This committee’s work should be communicated and applied throughout the organization, as well as documented.

Post-transaction Controls Certain conflict-of-interest controls could be exercised to trace issues after business transactions have taken place.

Such controls include:

Ì Tools and records for obtaining information on how the reported conflicts of interest were addressed.

Ì Documented background checks on employees.

Ì Documentation of design changes from previous controls.

Ì Effectiveness assessment of new, additional, changed, and compensating controls to mitigate conflict-of-interest risks.

Ì Documented follow-up of any compensating measures taken for cases of risk acceptance.

These controls could provide auditors insights on how conflicts of interest were identified, as well as the recognition and management process steps taken, outcomes achieved, and follow-up results.

A Corporate Culture Matter Managing conflict-of-interest situations is not just a formal question, but rather an integral part of the much broader concept of corporate culture. An important aspect of auditing conflicts of interest will be the willingness of the organization’s employees to recognize it and their ability to report it.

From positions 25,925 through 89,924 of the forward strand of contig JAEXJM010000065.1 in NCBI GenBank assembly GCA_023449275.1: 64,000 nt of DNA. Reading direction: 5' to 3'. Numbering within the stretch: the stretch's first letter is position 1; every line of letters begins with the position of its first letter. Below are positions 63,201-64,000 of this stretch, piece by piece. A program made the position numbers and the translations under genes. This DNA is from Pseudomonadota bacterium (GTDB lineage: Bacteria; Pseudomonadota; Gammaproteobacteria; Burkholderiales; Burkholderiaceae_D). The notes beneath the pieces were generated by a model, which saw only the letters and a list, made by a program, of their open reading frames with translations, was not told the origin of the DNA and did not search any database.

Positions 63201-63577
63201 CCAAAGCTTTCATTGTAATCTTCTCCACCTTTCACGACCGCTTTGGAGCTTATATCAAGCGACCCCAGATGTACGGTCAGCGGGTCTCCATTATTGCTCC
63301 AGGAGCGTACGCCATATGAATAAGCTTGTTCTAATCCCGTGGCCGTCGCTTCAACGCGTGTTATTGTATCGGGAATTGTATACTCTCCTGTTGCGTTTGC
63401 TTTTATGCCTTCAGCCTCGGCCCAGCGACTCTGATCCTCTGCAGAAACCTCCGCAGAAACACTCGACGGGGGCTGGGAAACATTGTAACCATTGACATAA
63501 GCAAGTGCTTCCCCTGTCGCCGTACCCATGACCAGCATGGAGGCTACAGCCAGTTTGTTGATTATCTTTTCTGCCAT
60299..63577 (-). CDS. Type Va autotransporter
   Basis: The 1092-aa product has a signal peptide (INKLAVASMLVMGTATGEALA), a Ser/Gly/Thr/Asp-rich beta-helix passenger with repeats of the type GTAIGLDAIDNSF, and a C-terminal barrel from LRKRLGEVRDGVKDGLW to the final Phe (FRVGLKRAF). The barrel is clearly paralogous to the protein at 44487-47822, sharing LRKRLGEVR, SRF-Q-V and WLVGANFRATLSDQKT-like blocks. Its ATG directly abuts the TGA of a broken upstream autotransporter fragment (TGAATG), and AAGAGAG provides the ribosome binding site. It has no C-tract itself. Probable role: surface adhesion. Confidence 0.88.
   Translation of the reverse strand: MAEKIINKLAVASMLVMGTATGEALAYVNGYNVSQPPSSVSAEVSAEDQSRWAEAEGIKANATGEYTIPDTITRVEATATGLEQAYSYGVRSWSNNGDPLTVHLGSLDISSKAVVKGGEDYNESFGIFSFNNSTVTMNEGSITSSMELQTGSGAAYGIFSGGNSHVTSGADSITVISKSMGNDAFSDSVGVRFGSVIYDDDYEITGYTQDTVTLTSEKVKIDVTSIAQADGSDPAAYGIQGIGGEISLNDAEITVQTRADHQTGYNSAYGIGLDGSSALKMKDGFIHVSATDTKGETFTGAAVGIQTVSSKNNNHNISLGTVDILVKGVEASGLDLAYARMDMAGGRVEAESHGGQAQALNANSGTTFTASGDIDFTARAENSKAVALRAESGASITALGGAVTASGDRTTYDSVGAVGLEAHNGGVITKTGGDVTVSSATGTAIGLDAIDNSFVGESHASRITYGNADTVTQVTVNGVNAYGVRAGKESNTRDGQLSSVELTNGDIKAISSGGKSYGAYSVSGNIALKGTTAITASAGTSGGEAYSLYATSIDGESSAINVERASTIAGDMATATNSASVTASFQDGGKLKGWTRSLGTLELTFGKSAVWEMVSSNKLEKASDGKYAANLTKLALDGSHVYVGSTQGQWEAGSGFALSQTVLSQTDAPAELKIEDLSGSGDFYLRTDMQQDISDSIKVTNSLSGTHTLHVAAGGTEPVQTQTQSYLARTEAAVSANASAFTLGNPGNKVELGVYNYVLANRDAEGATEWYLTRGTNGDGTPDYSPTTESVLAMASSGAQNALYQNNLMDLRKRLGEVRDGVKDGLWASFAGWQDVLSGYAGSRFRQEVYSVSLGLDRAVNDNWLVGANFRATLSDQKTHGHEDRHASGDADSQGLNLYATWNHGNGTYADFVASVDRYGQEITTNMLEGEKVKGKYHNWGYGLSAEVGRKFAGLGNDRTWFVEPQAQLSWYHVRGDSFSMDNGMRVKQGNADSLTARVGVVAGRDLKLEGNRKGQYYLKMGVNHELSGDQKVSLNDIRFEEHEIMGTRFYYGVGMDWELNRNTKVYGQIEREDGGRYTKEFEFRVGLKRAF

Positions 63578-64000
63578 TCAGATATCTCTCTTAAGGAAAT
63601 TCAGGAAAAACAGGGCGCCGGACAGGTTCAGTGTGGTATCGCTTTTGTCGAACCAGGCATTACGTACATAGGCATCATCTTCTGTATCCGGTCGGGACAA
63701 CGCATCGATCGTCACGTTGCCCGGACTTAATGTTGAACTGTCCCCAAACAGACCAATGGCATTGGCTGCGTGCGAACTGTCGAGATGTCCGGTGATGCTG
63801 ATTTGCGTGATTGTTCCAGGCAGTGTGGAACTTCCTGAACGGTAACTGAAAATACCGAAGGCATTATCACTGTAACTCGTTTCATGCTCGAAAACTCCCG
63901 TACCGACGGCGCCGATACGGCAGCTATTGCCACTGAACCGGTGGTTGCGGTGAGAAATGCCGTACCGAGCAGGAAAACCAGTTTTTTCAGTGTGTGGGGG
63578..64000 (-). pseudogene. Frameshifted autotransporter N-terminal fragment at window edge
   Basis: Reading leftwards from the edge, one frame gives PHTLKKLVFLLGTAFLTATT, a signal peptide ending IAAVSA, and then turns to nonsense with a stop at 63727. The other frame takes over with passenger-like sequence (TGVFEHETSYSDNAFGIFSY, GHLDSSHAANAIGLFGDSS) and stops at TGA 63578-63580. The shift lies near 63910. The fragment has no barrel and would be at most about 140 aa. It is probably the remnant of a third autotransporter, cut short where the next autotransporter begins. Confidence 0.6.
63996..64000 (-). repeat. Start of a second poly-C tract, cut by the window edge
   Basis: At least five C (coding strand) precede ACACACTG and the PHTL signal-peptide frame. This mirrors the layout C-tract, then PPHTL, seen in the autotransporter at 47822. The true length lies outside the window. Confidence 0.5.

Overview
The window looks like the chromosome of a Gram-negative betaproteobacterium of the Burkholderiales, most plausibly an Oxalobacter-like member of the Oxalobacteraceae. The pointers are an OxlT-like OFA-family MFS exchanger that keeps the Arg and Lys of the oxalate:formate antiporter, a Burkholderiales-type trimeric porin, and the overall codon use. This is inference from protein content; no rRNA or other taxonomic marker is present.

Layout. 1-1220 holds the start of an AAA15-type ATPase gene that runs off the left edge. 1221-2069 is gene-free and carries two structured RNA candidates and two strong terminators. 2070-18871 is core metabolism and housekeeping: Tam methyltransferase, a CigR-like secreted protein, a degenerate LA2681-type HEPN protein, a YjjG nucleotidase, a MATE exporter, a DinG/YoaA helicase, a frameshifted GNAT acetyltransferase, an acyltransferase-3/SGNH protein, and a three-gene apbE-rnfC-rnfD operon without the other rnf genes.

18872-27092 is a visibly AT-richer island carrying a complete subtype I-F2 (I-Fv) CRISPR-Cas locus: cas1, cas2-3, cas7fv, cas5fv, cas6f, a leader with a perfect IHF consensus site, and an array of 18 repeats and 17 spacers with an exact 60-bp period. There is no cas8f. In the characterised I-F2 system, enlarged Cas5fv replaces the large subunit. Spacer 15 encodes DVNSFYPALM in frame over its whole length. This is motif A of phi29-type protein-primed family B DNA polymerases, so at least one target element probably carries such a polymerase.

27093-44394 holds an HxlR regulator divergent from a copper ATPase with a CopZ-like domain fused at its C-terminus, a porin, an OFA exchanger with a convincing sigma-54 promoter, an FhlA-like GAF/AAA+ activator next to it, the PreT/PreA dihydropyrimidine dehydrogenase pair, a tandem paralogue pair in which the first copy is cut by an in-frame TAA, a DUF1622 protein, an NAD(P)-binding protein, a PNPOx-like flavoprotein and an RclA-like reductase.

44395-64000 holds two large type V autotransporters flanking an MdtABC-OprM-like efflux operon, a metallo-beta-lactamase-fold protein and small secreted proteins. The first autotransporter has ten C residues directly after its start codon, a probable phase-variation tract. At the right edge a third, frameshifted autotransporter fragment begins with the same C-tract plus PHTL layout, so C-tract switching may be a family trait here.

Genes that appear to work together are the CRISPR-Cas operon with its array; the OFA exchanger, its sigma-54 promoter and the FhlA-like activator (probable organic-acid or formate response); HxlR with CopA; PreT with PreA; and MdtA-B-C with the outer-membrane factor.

This awareness requires an open, transparent, and trustworthy work environment. Internal auditors can contribute with the results of their audits. Corporate behaviour and decision-making related to conflict-of-interest issues send a strong message to employees about what is acceptable.

Those messages are built into employees’ perceptions and their execution of everyday business activities, which can result in significant consequences for organizations.